I recently wrote a letter to the editor to confront false claims about gay men and lesbians. The claims addressed in the letter seem to be part of the bedrock of my local culture, yet research does not support these claims; too many opinions of gay men and lesbians are derived from personal biases, feelings, and reactions rather than from objective data.
I intended to spur discussion about the fact that our biases, feelings, and reactions are not consistent with research–and something needs to change. I hoped the letter would bridge gaps between philosophic divides. Maybe it did, but it appears the main result has been gossip and speculation (which I am okay with–I expected at least some gossip and speculation would take place). This suggests to me that my local community is not well-equipped to deal with this issue.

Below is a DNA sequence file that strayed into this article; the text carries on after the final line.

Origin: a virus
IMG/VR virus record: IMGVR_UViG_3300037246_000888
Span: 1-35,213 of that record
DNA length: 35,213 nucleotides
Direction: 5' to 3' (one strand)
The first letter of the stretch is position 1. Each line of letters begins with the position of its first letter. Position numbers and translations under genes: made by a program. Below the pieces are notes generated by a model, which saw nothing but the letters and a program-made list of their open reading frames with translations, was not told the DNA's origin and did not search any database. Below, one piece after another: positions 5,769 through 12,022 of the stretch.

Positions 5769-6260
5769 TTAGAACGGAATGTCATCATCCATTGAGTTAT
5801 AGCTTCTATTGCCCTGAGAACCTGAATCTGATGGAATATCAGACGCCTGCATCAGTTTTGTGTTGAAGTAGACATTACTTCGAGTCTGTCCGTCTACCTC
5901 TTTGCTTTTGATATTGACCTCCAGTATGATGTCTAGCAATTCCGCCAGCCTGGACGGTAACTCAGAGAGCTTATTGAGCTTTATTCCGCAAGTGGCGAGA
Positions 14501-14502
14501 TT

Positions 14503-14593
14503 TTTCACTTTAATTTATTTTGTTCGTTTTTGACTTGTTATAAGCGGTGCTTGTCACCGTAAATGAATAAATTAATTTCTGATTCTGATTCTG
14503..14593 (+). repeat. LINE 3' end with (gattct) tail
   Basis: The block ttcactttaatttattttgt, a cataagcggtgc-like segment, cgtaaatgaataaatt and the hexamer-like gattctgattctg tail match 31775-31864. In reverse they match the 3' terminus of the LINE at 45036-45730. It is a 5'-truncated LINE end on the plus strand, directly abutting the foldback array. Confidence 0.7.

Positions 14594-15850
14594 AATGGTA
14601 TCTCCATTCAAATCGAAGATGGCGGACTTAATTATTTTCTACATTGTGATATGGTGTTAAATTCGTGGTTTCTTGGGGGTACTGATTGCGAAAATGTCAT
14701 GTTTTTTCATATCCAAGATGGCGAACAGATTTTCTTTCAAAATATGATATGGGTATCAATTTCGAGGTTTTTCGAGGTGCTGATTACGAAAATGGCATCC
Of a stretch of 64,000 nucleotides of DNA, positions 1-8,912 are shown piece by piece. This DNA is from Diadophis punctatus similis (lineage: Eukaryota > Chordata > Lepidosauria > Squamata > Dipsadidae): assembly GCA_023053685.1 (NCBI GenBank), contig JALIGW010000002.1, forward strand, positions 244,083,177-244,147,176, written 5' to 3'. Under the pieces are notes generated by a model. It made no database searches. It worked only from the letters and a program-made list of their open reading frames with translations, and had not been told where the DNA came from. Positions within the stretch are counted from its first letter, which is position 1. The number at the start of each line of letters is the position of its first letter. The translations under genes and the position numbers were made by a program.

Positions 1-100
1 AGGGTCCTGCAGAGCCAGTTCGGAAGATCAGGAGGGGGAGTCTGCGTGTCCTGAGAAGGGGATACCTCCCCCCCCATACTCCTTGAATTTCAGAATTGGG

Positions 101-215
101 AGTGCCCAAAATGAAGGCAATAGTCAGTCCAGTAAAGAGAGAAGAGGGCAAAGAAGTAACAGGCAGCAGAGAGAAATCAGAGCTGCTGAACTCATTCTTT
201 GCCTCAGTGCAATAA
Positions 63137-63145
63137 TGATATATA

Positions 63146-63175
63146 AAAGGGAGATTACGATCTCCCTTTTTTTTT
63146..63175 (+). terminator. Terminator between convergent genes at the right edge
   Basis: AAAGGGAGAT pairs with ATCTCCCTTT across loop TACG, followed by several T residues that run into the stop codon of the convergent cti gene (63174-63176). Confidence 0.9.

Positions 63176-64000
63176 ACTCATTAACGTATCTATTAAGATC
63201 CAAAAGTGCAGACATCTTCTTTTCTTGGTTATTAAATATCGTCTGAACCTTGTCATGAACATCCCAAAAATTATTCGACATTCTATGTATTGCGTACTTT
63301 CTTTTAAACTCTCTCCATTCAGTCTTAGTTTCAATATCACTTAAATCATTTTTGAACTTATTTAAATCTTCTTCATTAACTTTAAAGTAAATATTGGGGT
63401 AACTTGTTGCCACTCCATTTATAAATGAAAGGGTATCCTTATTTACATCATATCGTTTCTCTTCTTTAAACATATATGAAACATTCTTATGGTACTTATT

Moreover, the letter prompted at least one individual to come out to me. This individual claims to be surrounded by people who say cruel things about gays and lesbians, worries he would not be accepted in his local congregation if people found out his “secret”, and believes he will be rejected by his friend and family when/if they find out his secret. Part of this is based on his personal fear, but as part of his environment we are responsible for a portion of his misery.
These two evidences–gossip/speculation and an individual tortured by his secret because his community does not express sympathy–suggest we are not dealing with this issue very well.
Here are a few easy things you can do: